Swim training alters renal and cardiovascular responses to stress in borderline hypertensive rats

D. E. McCoy, J. E. Steele, R. H. Cox, R. L. Wiley, G. J. McGuire

Research output: Contribution to journalArticlepeer-review

4 Scopus citations

Abstract

The present study assessed the effects of 40 min of tail shock stress (1- s shock, 0.2 mA every 30 s) on renal and cardiovascular function in swim- trained (T), water-immersed (IM), and untrained (UT) borderline hypertensive rats (BHR). T BHR swam for 2 h/day 5 days/wk for 10-12 wk, whereas IM BHR on the same schedule were placed in water at neck level and were not permitted to swim. Age-matched sedentary controls were paired one each with the exercise group (group 1) and the immersion group (group 2). Heart rate was significantly greater in UT than in T BHR (P = 0.09) during baseline (rest). Heart rate responses during stress were not different between UT and IM BHR (group 2). Systolic and diastolic blood pressures during stress and recovery were not different between UT BHR and T or IM BHR. Urine flow rate was significantly increased from baseline during the first 20 min of stress in UT and IM BHR only. Changes in glomerular filtration rate were not consistent across studies. Renal blood flow decreased significantly from baseline during tail shock stress in UT but not T BHR. Plasma glucose levels were significantly increased above baseline during the second 20 min of stress in UT BHR only and were significantly greater than those in the T BHR. Plasma insulin levels in UT BHR were significantly decreased from baseline during tail shock stress and recovery but were unchanged from baseline in T BHR. These observations suggest that swim training independent of water immersion alters the effect that stress exerts on renal and cardiovascular function in BHR, which results in better fluid and electrolyte conservation in T BHR.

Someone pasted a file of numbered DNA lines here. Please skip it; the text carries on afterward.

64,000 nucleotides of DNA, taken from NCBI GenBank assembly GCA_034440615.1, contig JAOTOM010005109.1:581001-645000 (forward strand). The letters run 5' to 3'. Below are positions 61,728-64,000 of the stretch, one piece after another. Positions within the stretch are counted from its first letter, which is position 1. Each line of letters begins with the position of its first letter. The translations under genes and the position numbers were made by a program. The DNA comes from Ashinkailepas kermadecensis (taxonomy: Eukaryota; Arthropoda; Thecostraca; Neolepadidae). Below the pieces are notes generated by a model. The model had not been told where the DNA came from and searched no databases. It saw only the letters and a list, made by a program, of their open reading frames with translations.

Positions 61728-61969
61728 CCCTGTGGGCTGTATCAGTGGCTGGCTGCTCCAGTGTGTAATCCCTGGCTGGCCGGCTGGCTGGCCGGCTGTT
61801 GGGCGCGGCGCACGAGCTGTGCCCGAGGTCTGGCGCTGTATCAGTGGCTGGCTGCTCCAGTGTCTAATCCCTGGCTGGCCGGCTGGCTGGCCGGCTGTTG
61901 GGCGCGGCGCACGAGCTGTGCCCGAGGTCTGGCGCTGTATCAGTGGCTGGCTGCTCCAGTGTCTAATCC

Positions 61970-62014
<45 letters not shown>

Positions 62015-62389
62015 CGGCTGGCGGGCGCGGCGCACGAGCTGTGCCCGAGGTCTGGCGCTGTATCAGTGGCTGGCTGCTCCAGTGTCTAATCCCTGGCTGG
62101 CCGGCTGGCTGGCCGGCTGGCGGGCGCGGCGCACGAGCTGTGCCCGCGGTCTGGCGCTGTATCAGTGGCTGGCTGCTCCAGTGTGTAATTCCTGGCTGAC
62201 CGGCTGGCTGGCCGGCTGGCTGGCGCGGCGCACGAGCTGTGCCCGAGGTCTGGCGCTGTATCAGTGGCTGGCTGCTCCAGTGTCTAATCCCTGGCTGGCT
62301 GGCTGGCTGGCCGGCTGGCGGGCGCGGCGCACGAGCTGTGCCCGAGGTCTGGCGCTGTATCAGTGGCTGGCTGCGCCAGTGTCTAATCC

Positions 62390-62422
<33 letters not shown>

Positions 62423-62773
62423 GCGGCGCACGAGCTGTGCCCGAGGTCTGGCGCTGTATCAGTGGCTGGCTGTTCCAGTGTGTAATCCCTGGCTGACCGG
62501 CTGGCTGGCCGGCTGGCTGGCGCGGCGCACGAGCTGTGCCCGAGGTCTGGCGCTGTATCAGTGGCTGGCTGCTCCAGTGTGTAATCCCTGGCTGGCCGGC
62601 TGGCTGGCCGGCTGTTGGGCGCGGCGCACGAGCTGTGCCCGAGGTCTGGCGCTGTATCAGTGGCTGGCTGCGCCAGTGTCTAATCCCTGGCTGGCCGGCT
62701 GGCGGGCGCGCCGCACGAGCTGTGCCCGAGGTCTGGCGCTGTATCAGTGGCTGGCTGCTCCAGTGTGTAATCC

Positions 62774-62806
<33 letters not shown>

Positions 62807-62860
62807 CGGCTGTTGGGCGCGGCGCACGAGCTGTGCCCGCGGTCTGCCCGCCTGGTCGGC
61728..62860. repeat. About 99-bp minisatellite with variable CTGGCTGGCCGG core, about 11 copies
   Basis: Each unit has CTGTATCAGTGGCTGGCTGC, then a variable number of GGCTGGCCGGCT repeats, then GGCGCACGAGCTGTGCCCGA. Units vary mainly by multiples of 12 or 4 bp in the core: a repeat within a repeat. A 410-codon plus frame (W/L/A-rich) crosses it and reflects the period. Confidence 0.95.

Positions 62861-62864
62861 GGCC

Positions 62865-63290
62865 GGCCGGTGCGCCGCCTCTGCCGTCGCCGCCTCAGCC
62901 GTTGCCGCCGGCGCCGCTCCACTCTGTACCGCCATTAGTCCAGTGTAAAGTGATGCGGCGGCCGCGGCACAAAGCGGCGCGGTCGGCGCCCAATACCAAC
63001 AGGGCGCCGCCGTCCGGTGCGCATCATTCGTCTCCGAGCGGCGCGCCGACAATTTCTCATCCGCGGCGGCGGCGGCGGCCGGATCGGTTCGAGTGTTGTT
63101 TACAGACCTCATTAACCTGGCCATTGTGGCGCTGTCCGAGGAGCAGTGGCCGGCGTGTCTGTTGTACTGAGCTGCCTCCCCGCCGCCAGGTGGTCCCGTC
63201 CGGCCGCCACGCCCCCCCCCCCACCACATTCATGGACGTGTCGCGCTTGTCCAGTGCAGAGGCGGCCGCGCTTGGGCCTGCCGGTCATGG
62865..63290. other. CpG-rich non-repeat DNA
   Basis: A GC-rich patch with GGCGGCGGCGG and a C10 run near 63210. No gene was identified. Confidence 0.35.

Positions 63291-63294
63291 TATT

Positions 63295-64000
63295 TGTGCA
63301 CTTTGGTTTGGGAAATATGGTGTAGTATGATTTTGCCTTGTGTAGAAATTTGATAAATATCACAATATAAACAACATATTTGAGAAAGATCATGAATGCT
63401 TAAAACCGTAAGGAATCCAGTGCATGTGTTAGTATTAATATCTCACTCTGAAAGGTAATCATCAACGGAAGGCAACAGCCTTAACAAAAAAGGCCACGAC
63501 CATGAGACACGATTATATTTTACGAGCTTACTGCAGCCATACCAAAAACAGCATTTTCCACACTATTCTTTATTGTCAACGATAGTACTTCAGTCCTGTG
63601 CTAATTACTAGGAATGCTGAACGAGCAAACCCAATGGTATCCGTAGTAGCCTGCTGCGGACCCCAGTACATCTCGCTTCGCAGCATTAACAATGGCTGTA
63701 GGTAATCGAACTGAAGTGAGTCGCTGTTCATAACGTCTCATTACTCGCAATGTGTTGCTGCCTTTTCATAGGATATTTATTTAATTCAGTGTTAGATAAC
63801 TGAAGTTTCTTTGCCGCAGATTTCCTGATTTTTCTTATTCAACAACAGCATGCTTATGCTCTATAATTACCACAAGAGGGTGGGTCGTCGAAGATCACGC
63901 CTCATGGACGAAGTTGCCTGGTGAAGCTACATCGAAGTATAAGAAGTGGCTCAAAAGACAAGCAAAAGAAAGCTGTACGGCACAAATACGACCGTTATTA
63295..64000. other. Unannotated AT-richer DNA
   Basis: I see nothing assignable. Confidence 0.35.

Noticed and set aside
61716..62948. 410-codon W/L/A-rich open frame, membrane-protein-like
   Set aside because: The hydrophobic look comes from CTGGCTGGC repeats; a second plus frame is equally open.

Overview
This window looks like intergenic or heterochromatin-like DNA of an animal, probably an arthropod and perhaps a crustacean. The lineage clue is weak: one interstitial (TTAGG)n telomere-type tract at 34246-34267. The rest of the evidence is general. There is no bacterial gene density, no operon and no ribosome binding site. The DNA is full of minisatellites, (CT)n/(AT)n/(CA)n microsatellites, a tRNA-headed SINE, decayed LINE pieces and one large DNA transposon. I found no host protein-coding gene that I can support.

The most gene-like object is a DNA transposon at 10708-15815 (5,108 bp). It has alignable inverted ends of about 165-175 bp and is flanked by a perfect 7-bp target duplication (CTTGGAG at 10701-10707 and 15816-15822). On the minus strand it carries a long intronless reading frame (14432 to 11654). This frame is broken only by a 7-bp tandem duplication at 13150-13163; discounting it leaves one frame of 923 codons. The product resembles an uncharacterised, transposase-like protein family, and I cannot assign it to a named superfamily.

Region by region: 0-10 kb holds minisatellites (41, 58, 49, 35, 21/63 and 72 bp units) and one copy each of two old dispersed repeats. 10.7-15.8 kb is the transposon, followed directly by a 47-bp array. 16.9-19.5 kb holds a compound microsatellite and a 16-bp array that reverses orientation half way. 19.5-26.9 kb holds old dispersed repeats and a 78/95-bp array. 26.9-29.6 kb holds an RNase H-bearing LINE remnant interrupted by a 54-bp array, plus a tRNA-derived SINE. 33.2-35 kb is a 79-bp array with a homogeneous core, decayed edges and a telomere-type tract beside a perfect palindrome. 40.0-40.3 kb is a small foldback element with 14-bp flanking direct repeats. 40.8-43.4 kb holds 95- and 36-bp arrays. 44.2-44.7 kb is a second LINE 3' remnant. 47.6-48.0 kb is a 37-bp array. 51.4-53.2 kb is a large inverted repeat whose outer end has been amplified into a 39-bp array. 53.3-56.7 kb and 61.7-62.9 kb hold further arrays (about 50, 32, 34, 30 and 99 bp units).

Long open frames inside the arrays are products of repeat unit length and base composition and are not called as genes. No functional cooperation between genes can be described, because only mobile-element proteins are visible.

Original languageEnglish (US)
Pages (from-to)1946-1954
Number of pages9
JournalJournal of Applied Physiology
Volume75
Issue number5
DOIs
StatePublished - 1993

Keywords

  • cardiovascular function
  • exercise
  • immersion
  • renal function
  • tail shock

ASJC Scopus subject areas

  • Physiology
  • Physiology (medical)

Fingerprint Dive into the research topics of 'Swim training alters renal and cardiovascular responses to stress in borderline hypertensive rats'. Together they form a unique fingerprint.

Cite this